SCIENTIFIC NAME: Davidsonia pruriens
FAMILY: Cunoniaceae

Common Name: Davidson's plum, Ooray Varieties: jerseyana, pruriens, sp.nova This magnificent, slender shrub or small tree grows approx. 6-10m. It occurs in our rainforests between the Brunswick River in the south and Cooktown in the north and also in Fiji. Named after J.E. Davidson, a pioneer sugar grower at Rockingham Bay where the first specimen was collected.

The leaves are hairy, leathery, dark green with toothed margins whilst the new furry growth is highly decorative, varying from pink to bright red. The flowers are brownish which hang from the trunk on narrow pendulous panicles up to 70cm long.

Tiny golden hairs cover the fruits which are egg-shaped or drupe-like, being purplish, bluey-black in colour and hang in clusters around the trunk. The pulp is deep crimson and quite juicy. Fruits grow 5-8cm long and contain two seeds.

The variety jerseyana or southern Davidson's plum is shorter and often multi-trunked, producing large quantities of fruit in winter (Aug-Oct) whereas the northern variety pruriens is normally larger in size and has larger fruits and leaves, producing in summer (Jan-Feb). Fruiting usually occurs within 3-4 years if well-cared for.

Protection from hot sun and drying winds when young, and by adding generous amount of organic matter, fertilizer and water ensure vigorous and optimum growth of this marvelous rainforest tree. Full sun to semi shade is preferred and is able to tolerate mild frost. Note that severe heat, wind and frost can damage and possibly kill young trees. Well-drained soil is essential, but it will adapt to a variety of soil types.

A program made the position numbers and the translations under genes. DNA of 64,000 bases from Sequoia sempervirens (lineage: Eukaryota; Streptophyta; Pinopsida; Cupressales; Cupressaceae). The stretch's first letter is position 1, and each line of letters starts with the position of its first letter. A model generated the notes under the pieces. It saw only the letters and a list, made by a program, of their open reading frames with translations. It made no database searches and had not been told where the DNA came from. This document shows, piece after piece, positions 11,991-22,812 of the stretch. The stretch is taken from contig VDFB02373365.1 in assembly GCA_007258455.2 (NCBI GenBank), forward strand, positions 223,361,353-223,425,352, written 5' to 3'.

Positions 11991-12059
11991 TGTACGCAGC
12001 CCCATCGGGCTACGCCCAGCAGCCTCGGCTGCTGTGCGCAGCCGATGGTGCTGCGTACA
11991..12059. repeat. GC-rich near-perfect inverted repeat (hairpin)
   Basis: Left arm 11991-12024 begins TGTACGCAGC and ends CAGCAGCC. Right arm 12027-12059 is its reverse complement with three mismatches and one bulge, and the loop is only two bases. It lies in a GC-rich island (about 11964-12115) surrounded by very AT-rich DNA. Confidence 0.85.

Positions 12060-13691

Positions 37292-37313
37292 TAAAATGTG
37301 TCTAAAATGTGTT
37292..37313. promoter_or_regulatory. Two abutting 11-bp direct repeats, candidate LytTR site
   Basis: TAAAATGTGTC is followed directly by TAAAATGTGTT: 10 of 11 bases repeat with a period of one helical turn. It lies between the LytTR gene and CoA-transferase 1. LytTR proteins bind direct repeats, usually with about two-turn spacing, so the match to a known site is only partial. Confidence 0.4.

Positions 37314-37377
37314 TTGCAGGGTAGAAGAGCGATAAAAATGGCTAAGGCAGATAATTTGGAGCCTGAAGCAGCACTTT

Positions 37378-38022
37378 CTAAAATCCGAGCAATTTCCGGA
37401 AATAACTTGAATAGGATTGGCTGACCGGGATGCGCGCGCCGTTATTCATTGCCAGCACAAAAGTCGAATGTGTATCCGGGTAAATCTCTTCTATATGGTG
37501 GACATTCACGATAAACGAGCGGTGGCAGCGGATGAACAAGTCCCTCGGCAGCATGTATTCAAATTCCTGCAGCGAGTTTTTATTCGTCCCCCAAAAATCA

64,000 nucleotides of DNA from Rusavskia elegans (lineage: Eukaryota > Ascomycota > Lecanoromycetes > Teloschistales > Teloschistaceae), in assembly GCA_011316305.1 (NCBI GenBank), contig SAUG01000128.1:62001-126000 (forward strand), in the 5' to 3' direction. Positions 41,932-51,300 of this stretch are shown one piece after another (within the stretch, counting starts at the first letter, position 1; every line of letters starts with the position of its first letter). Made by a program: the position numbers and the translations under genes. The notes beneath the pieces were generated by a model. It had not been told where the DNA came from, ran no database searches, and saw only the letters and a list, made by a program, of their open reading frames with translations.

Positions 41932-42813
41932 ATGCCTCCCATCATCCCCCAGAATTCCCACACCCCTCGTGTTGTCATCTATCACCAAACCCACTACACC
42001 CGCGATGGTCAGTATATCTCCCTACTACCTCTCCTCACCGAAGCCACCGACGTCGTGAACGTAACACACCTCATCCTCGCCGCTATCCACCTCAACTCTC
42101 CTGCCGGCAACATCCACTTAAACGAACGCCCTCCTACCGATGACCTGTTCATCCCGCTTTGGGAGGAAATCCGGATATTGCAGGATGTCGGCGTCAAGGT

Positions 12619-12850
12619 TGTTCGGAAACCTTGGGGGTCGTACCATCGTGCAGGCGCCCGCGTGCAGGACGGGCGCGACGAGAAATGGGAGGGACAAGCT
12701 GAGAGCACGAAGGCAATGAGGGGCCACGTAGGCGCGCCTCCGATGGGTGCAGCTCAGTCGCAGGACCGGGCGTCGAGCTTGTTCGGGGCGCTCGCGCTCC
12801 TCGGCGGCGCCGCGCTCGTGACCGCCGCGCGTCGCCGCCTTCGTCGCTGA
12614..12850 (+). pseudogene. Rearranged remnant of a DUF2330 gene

The timber of this plant is dark-brown, hard, tough and durable being suitable for making tool handles. A one-on-one mixture of pulp and sugar is all that is needed for a delicious and very richly coloured plum jam. Wine can also be made along with pies, jellies and purees, which are delicious when poured over mountains of ice cream. They can also be eaten fresh but are best when very ripe because of their acidy taste which does take some acquiring.

One to two of these lovely rainforest trees are all that is required to supply your family with a delicate treat.

More research is needed into many of our native rainforest plants. Plants which have edible qualities and medicinal properties are still being discovered and researched, but even so, many of these are rare and endangered. We need to have more thought and diligence when encountering the rainforests or we may leave a legacy for our children's future. By planting more of these trees in our gardens we are helping in the preservation of our beautiful rainforests.

T.P. Delalande
Capricornia Branch News Vol.9 No.4

DATE: September 1992

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